Thursday, February 26, 2009
Phew, I'm glad that's over!
Upon finishing what appears to be the last chapter of Generation X, if not including the statistics section entitled Numbers, I am only slightly surprised by my loud and spontaneous outpouring of the chorus to All You Need Is Love.
I’m not sure how I feel about this writer, Douglas Coupland, and his first novel, as I have never read anything else that he has written, and thereby have nothing to compare it to, nor do I have any knowledge of any personal growth that he might have had as a writer since. I know that it took me a full week to get through it, and being that it is less than 200 pages, this cannot be a good sign, and probably speaks for itself.
I can appreciate the messages relating to social responsibility for our environment, consumption and consumerism, as I’m often one to amplify the same thoughts. I can get down with the existential reflections of those on a mission to find themselves and their place in this gargantuan world. And I can even say that for many years I subscribed to the ‘terminal wanderlust’ as experienced by the main characters in this novel. What I can’t get onboard with is the bitter and resentful attitude characters like Dag emit towards their parents and their ‘easy’ lives, “...with no worries of futurelessness.” Those same parents were able to provide a life for Dag, through hard work and stability, whereby he had the choice to either be a stuffed shirt in a cubicle or to traipse around Palm Springs finding his purpose, and they did this all, never knowing what the future held. Coming from an upbringing where the aforementioned parenting was not a given, I suppose I just find this kind of spoiled-brat whining annoying and offensive to my sensibilities. Be mad at the corporate monster, give up all your worldly possessions if it helps you to sleep at night, but always be thankful for what you have, because others who don’t-have are struggling because of it.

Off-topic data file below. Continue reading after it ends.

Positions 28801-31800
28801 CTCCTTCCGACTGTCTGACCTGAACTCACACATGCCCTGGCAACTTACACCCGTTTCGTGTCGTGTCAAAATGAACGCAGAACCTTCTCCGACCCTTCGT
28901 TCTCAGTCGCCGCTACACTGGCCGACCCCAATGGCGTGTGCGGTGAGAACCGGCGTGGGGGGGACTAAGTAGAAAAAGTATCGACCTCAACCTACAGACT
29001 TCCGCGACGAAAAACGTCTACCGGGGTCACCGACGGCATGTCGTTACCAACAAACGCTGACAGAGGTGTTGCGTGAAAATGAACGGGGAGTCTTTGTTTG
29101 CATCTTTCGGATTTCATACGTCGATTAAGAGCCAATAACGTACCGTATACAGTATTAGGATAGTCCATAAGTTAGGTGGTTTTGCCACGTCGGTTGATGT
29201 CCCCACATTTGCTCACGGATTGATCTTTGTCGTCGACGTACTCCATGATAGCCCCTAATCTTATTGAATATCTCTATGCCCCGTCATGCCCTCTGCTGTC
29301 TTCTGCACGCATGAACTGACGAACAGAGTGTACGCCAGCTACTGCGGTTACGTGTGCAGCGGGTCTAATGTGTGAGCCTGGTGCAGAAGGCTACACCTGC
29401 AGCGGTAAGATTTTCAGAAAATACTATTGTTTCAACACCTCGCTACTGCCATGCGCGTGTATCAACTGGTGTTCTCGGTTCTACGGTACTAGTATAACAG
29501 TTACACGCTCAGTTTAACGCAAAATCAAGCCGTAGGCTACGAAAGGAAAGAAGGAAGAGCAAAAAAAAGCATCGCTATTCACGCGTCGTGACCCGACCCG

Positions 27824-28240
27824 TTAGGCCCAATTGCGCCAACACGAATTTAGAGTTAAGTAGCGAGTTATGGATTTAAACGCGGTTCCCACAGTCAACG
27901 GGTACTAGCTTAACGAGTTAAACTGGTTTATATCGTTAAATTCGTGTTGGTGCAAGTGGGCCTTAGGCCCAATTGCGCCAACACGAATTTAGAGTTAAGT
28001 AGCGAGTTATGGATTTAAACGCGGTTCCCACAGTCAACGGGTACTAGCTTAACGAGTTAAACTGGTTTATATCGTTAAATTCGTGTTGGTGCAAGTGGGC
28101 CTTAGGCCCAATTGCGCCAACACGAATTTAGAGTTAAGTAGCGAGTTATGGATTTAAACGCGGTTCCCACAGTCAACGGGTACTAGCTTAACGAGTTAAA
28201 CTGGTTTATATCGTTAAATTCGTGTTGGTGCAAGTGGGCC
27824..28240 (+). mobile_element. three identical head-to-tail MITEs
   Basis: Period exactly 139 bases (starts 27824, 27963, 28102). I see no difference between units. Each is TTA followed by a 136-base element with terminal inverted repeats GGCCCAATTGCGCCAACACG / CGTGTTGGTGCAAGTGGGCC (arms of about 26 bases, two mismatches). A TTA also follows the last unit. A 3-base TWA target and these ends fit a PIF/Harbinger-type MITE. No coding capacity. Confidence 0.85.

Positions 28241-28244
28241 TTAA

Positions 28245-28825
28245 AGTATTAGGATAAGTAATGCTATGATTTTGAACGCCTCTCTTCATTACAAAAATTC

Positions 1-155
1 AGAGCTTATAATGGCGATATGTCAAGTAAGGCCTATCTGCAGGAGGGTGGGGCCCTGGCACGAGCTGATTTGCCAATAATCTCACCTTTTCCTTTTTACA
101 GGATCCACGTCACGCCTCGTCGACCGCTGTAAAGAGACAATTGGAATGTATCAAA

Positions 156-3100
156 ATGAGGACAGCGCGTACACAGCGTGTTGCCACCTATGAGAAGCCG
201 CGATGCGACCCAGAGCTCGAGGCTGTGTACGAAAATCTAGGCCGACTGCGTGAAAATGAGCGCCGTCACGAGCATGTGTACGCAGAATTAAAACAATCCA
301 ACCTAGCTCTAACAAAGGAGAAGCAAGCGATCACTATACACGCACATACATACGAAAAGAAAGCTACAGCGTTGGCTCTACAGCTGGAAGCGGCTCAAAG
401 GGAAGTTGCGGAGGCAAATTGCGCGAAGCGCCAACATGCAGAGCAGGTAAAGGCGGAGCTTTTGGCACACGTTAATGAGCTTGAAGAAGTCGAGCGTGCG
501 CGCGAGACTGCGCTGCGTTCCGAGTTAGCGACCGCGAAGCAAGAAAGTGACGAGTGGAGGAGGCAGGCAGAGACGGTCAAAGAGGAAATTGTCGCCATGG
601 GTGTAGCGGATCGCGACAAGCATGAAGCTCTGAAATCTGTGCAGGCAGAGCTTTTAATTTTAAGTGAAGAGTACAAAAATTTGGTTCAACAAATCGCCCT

Ultimately, I believe that the angst shown by the generation X’ers of this novel differs none from any generation that looks to the one before them. Everyone thinks their generation has it the worst, life has gotten harder, and that nobody understands their plight; just one of the many writes of passage to maturity.
A couple of Neo-logisms from the novel, that I favoured:
Emotional Ketchup Burst: The bottling up of opinions and emotions inside oneself so that they explosively burst forth all at once, shocking and confusing employers and friends, most of whom thought things were fine.
Option Paralysis: The tendency, when given unlimited choices, to make none.
Terminal Wanderlust: A condition common to people of transient middle-class upbringings, unable to feel rooted in any one environment, they move continually in the hopes of finding an idealized sense of community in the next location.